The American Evangelical Story
A History of the Movement
"Sweeney's contribution to the recrudescence of the study of evangelicalism is to be welcomed warmly. . . . A fantastic introduction to our story and a must for course bibliographies!"--Rhys Bezzant, Themelios
The American Evangelical Story surveys the role American evangelicalism has had in the shaping of global evangelical history.
Author Douglas Sweeney begins with a brief outline of the key features that define evangelicals and then explores the roots of the movement in English Pietism and the Great Awakening of the eighteenth century. He goes on to consider the importance of missions in the development of evangelicalism and the continuing emphasis placed on evangelism. Sweeney next examines the different subgroups of American evangelicals and the current challenges faced by the movement, concluding with reflections on the future of evangelicalism.
Combining a narrative style with historical detail and insight, this accessible, illustrated book will appeal to readers interested in the history of the movement, as well as students of church history.
"Evangelical history can seem complicated, but in this book, clarity, precision, and solid spiritual lessons are the order of the day. For care in defining who evangelicals are and have been, for reliability from using the best available scholarship, for awareness of world trends and political influence, and most of all for concentration on the Christian meaning of evangelical history, this is a very fine book."--Mark A. Noll, McAnaney Professor of History, University of Notre Dame
"This is a great resource, especially for people who want something short and easy to read yet detailed enough to apprise them of what evangelicalism is about. Unlike some books that read like dry compilations of unending historical facts, this one is engaging from start to finish. It is also inspiring. Perhaps the best thing about it is Sweeney's attitude--he is appreciative of the movement's famed leaders yet diligent to acknowledge that others, such as Pentecostals, charismatics, women, and blacks, have also made significant contributions that should be joyfully recognized as basic to a true telling of the story."--Sarah Sumner, chair, department of ministry, Haggard School of Theology at Azusa Pacific University
"Here is a superb overview of American evangelicalism presented with vigor, insight, and sympathy. This is a fine introduction written by one of our best historians."--Timothy George, dean, Beeson Divinity School; executive editor, Christianity Today
"The American Evangelical Story is a fascinating and readable introduction to the history and theology of the evangelical movement. Douglas Sweeney tells the story of American evangelicalism with the passion and clarity of an insider and the insightful eye of a trained and seasoned historian. With recognition of evangelicalism's imperfections and failures, Sweeney recounts a movement that attempts to be faithful to the gospel, is broad and inclusive in its reach, and at its best motivates participants to act to change humanity both at home and abroad."--David G. Roebuck, director, Hal Bernard Dixon Jr. Pentecostal Research Center, Lee University; executive secretary, Society for Pentecostal Studies
"Sweeney's bracing history of American evangelicalism brings the lesser-known branches of the movement into the fold, placing them in the broad context of the history of the church. This welcome addition to the field pulses with the author's faith and optimism for the future growth of evangelicalism in a hurting world so long as it adheres to the historic mission of our faith. Even as he casts an attentive, critical eye on the mistakes of the past, Sweeney swings the gate wide open in a welcome embrace of the incredible diversity and richness of the American church. The strength of this book is that the author's lucid and engaging analysis focuses not merely on ideas but on the consequences of faith in action. I strongly recommend this book as an introductory text to all students of Christian history, especially college freshmen at Christian colleges and universities."--Judith Mendelsohn Rood, associate professor of history, Biola University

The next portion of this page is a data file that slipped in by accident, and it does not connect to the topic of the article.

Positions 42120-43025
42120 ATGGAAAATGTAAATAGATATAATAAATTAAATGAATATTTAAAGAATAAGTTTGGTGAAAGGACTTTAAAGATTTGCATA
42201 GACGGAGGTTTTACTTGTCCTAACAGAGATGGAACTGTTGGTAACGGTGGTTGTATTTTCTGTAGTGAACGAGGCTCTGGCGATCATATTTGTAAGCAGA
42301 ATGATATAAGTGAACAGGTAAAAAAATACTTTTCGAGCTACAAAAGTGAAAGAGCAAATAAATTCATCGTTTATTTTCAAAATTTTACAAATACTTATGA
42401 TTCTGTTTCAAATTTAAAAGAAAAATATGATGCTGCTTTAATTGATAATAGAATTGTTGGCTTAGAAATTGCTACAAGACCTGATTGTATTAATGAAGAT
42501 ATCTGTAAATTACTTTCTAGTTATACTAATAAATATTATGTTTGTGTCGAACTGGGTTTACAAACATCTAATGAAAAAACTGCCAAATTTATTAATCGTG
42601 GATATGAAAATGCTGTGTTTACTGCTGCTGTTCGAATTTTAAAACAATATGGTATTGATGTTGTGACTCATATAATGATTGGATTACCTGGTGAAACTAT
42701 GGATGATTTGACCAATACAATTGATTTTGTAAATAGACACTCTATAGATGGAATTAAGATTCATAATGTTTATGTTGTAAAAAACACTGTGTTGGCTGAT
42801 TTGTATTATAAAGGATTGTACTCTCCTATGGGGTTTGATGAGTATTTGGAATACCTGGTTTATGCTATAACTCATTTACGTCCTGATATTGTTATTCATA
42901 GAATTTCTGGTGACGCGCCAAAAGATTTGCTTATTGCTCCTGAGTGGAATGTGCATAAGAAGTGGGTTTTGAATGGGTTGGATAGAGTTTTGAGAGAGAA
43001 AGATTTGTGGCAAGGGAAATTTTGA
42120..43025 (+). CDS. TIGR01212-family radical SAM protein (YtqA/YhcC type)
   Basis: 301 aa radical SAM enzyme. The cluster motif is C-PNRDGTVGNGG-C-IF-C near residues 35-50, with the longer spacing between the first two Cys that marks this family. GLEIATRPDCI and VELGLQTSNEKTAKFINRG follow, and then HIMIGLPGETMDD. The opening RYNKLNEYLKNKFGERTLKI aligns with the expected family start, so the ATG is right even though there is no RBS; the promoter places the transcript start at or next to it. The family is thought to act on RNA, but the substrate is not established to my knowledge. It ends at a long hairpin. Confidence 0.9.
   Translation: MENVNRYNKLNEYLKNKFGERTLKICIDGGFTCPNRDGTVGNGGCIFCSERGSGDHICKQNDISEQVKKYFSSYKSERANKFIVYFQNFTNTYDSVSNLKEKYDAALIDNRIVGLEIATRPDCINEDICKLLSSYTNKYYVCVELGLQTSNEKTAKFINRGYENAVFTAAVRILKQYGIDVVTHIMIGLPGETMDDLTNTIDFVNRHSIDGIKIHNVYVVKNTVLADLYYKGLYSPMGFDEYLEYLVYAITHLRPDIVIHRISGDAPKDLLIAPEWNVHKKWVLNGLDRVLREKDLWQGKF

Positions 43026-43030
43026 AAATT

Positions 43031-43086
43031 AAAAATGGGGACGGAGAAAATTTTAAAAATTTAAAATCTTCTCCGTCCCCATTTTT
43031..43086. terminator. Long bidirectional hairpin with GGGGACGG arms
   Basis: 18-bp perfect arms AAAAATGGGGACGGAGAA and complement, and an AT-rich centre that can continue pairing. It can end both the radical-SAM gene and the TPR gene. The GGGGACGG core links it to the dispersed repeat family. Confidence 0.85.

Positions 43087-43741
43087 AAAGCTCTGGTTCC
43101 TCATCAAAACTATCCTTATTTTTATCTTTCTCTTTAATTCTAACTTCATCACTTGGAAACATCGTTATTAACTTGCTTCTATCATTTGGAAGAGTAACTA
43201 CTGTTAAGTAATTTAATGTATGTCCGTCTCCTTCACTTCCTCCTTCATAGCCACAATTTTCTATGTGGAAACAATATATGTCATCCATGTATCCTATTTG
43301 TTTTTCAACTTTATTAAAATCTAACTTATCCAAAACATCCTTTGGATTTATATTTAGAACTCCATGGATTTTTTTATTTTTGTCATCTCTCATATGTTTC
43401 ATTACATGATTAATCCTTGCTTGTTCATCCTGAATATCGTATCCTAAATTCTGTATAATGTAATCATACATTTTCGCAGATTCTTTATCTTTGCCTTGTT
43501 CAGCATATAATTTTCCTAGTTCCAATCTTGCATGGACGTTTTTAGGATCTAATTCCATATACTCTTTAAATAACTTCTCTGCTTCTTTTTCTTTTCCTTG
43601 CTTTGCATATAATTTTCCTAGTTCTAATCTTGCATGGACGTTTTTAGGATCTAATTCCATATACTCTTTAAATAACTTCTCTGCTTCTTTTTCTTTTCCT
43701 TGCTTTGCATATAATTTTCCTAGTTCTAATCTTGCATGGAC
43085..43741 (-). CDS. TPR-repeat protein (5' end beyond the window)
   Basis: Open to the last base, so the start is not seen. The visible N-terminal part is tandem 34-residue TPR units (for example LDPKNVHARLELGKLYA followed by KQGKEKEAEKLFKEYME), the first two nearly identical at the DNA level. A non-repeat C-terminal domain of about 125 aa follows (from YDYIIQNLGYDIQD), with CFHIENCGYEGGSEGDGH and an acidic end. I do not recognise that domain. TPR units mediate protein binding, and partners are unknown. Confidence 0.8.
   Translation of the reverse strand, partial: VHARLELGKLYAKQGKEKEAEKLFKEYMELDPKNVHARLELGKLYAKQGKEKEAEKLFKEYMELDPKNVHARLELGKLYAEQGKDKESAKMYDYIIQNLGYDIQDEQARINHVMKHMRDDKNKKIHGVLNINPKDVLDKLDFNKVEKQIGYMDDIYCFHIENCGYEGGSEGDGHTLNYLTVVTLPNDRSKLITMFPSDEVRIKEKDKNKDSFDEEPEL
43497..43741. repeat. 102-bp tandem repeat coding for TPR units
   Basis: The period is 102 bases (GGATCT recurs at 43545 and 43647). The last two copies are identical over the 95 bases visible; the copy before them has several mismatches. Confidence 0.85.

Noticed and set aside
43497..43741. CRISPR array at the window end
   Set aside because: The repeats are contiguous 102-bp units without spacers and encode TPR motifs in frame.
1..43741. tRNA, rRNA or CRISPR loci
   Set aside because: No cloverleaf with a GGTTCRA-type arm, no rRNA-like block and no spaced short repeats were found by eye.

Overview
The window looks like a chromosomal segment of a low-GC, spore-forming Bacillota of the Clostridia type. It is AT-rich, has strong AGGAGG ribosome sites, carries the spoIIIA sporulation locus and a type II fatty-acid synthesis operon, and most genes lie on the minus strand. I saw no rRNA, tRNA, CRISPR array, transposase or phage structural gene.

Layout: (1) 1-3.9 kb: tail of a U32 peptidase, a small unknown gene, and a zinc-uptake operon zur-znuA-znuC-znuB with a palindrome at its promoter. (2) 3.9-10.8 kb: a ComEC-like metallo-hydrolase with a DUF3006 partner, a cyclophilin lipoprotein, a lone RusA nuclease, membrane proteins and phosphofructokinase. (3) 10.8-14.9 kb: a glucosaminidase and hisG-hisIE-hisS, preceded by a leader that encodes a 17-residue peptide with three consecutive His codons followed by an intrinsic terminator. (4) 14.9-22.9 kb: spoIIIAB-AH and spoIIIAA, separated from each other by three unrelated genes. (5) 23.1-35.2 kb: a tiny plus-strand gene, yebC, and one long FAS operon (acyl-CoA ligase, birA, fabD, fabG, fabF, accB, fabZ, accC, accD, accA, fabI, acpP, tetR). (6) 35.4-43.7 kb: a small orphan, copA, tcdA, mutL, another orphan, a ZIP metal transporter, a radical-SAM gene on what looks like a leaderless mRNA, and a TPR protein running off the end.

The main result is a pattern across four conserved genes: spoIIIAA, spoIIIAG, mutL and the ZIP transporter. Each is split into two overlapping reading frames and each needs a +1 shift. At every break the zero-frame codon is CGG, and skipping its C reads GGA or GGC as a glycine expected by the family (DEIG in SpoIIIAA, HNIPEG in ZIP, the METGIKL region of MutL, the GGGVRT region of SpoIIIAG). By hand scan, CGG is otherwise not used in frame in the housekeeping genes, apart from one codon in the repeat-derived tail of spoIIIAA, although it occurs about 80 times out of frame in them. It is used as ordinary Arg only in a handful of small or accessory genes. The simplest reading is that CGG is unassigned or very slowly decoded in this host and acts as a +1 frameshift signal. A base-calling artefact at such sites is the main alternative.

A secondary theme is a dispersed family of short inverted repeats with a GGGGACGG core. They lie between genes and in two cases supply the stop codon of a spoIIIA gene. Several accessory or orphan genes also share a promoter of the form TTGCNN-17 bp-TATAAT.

"For those who have been looking for a brief, balanced, and reliable introduction to American evangelicalism, The American Evangelical Story is an excellent place to start. Scholars and general readers alike will benefit from Sweeney's delightful wit, insightful reflections, interpretive balance, mastery of the sources, and clear prose."--Garth M. Rosell, professor of church history, Gordon-Conwell Theological Seminary
"Surveys the development of the American evangelical movement, including its European influences, from the 18th century's Great Awakening to today. . . . Sweeney underscores the historical diversity and challenges of evangelicalism and is particularly strong in delineating the lesser-known story of the movement among African Americans. Each chapter contains annotated suggestions for further reading, which enhances the book's use for seminary and college courses in religion. . . . With a clear writing style, refreshingly modern text, and black-and-white photos, the book offers insightful perspectives on today's many evangelical denominations and is recommended for religious, academic, and public library collections."--Anna M. Donnelly, Library Journal
"Douglas A. Sweeney contributes a well-written, accessible volume on the history of a movement that has powerfully shaped Americans and the American religious landscape. . . . It would be difficult to find a better introductory narrative to this critical subfield of American religious history. . . . In a refreshing departure from much academic history, he lets his subjects speak, quoting liberally from the likes of Sarah Edwards, Richard Allen, Charles Briggs, and D. L. Moody, skillfully weaving their voices into a crisp, readable narrative. . . . The American Evangelical Story deftly combines scholarly research and near impeccable analysis with a writing style that is lucid, persuasive, and accessible to the non-specialist, even non-historians. Sweeney neglects few crucial works in the end-of-chapter bibliographies and fewer, if any, important figures in the chapters themselves. He addresses the pivotal historical events and figures and the salient historiographical questions of American evangelicalism. All this makes The American Evangelical Story a resource for novices to American evangelical history, whether insiders or outsiders. Hopefully, the latter will read it, for it is probably the best book of its kind. It is especially suited for use as a text in elective classes on American Christianity and evangelicalism at both the college and seminary level and for personal edification."--Miles S. Mullin II, Fides et Historia